In a study published today by the  Journal of the American Medical Association  ( JAMA ), McMaster University reviewed 96 clinical trials with more than 26,000 participants and found opioids provide only small improvements in pain, physical functioning and sleep quality compared to placebo.

The opioids, however, also increase the risk of vomiting, drowsiness, constipation, dizziness, nausea, dry mouth, and itching. The analysis also shows similar benefits for pain and physical functioning between opioids and non-opioid alternatives such as nonsteroidal anti-inflammatories, antidepressants, and synthetic cannabinoids. 

Chronic non-cancer pain

The study is important as there are estimated 50 million Americans and six million Canadians living with chronic non-cancer pain, many who are prescribed opioid medications.

"Without widespread use, there is not much known about the benefits and harms of opioids for chronic non-cancer pain," said Jason Busse, lead author of the study and a researcher with the Michael G. DeGroote Institute for Pain Research and Care at McMaster University.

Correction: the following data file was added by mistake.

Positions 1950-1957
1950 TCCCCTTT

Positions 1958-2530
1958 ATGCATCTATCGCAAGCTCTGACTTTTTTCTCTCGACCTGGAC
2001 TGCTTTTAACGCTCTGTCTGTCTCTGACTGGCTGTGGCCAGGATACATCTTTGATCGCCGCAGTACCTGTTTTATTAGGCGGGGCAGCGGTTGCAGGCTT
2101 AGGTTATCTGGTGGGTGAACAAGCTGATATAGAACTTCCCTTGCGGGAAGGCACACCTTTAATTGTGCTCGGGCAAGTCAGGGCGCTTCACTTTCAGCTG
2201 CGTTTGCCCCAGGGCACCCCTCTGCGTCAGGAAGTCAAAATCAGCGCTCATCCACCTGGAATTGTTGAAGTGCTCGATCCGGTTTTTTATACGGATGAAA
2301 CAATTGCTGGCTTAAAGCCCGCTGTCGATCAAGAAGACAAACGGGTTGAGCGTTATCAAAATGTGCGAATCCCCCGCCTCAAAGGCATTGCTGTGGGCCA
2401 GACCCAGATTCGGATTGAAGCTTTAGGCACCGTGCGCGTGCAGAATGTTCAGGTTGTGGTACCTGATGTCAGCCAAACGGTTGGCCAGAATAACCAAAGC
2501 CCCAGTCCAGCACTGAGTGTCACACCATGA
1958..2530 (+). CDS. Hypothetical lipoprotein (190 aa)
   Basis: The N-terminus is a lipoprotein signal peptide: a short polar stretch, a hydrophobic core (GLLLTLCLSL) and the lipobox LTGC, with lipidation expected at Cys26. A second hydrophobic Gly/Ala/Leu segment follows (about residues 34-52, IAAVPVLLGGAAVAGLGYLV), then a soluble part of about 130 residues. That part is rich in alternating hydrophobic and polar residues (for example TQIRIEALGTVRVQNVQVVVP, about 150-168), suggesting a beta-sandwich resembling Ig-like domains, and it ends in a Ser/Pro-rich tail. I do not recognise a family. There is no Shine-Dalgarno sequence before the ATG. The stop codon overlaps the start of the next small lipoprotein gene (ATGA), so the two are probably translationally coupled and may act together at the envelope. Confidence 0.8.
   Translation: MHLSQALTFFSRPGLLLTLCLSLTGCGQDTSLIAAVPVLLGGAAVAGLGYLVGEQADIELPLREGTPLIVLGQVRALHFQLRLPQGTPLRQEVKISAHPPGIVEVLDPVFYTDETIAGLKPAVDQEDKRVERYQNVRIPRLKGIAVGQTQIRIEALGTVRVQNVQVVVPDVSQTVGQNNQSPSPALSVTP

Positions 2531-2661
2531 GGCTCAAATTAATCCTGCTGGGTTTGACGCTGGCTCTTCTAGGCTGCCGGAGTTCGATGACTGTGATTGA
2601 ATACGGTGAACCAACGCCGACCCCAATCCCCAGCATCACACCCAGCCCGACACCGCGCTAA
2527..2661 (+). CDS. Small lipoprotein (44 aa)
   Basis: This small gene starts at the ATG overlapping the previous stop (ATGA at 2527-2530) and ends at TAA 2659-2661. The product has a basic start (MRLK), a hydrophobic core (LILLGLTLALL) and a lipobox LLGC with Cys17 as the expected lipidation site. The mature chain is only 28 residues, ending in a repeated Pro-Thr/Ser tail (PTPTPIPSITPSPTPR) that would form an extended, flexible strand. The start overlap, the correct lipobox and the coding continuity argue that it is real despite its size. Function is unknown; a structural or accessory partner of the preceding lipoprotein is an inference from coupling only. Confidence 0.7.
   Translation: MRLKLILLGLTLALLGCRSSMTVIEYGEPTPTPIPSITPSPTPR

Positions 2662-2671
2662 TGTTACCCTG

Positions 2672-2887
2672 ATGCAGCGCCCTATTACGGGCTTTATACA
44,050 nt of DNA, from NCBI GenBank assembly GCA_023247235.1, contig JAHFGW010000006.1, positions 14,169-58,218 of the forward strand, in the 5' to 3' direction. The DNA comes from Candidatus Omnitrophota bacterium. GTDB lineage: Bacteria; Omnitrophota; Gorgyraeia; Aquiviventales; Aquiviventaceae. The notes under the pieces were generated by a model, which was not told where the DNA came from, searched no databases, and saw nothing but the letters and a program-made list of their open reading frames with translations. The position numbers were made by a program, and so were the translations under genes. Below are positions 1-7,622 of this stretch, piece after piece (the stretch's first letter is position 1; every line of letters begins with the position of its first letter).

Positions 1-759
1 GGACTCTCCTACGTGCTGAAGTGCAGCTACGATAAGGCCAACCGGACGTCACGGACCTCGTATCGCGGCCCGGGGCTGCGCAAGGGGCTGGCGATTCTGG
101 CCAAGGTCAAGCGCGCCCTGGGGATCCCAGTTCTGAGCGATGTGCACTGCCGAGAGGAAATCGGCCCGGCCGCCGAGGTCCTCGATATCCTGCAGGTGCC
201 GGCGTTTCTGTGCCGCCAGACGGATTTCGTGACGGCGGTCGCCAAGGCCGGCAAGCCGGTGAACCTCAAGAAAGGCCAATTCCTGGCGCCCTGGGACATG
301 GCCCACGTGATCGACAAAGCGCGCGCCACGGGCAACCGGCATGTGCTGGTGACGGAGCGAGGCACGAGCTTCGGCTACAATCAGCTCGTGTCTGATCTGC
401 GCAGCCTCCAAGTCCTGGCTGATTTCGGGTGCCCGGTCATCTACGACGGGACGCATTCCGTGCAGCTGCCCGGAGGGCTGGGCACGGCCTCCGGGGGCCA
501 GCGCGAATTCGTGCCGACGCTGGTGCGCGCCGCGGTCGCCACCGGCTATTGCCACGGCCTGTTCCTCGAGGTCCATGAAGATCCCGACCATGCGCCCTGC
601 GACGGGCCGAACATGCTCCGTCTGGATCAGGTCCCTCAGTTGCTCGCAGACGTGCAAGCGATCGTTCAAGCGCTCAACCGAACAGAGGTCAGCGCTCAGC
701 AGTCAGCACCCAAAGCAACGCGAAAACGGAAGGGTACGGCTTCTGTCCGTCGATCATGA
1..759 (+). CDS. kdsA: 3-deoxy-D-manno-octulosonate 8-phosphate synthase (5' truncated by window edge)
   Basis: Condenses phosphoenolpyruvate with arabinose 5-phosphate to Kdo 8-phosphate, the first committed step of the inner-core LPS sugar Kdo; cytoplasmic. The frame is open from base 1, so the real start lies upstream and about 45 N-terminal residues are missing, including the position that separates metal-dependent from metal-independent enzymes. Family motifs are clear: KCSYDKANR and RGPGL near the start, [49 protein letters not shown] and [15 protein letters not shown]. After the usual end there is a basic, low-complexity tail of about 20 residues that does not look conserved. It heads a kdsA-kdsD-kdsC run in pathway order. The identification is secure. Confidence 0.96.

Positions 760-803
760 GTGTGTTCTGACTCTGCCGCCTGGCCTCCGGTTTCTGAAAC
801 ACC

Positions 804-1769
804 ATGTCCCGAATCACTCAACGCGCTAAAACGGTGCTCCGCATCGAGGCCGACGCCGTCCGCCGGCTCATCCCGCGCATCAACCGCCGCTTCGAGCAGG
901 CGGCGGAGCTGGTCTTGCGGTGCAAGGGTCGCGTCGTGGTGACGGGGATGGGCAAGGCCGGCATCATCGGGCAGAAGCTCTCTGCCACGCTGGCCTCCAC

"We found that, compared to placebo, 12% more patients treated with opioids will experience pain relief, 8% more will notice an improvement in their physical functioning, and about 6% more will find improvement in their sleep quality .

"These are very modest effects, and opioids were not associated with any important improvement in the social, role, or emotional functioning," said Busse, who is also an associate professor of anesthesia at McMaster.

"In Addition to the side effects we found can result from opioid use, These medications are associated With addiction, overdose, and death. Given Their Risks, modest benefits, and the comparative effectiveness of alternatives, our results support That opioids should not be first-line therapy for chronic non-cancer pain, "he said.